Groupthink

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Definition

Groupthink is a term coined by psychologist Irving Janis in 1972 to describe one process by which a group can make bad or irrational decisions. In a groupthink situation, each member of the group attempts to conform his or her opinions to what they believe to be the consensus of the group. This results in a situation in which the group ultimately agrees on an action which each member might normally consider to be unwise.

Definition taken from http://www.co-intelligence.org/


Discussion

Groupthink in the blogosphere

1. The Anti-Wisdom of Crowds

James Surowieki is the author of the landmark book on the benefits of aggregate decision-making, The Wisdom of Crows. But in this interview and podcast he stresses the pitfalls of it.

URL = http://www.itconversations.com/shows/detail468.html

2. The Echo Effect of the New Gatekeepers

The New Gatekeepers is the name given to the new elite of the blogosphere, the most influential "A-listers", who are the most influential in settng the terms of a debate. From Tristan Louis at http://www.tnl.net/blog/entry/The_New_Gatekeepers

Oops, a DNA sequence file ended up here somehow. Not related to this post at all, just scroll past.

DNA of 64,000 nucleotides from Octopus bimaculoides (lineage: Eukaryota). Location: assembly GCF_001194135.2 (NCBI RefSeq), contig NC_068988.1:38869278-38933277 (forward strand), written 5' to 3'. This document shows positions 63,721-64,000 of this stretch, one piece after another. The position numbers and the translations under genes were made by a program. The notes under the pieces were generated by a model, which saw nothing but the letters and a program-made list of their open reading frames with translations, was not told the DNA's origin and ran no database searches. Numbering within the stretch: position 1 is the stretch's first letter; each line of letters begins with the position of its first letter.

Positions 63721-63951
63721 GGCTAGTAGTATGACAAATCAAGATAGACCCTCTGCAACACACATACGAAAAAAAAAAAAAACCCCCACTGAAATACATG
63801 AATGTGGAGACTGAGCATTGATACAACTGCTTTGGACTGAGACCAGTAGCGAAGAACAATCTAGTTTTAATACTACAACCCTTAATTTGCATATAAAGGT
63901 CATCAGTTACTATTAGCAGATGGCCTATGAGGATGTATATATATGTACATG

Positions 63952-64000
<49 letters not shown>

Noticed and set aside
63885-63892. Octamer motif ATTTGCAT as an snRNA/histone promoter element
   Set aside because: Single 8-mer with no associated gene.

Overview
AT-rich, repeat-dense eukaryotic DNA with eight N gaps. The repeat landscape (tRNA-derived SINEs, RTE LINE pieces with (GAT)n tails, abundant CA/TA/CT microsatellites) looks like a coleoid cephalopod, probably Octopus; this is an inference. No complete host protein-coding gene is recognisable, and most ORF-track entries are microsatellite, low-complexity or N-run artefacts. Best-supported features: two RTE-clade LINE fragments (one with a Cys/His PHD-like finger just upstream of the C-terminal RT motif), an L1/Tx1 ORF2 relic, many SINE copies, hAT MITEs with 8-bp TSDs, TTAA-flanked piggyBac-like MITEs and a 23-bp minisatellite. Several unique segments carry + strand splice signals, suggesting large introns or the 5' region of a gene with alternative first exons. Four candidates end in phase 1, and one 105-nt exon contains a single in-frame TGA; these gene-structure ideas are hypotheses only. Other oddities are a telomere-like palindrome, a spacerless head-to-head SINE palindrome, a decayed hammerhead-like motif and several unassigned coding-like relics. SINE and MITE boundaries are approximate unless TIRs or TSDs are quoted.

The Blogosphere created "a sea of endless information that our current brains are unable to cope with and this is where a level of re-intermediation came in: because there was so much content being created, the blogosphere needed to have some guides that would help people navigate to what was considered good. In a word, we created some new gatekeepers that we now know at the blogging A-list (and, to some extent, an equivalent B-list and C-list). Membership on it is limited and many have said that the way to disprove the power of the A-list is by showing that new members have appeared on it: what few are willing to admit is that the new members are really only allowed as one of these groups if they are vetted by enough existing members. This creates a self-fulfilling cycle where members of the small club of "blogs that matter" get to shape the agenda ... Because the group is relatively small, it has gained an increased importance in terms of defining what matters. Algorithmic solutions like Memeorandum (or even Google's PageRank) help reinforce an echo effect from such small groups. Because the groups are within a category (whether it is politics or technology, the two prominent categories in that space), the impact of an individual can be increased through cross-linking between members of the blogging elite." (http://www.tnl.net/blog/entry/The_New_Gatekeepers)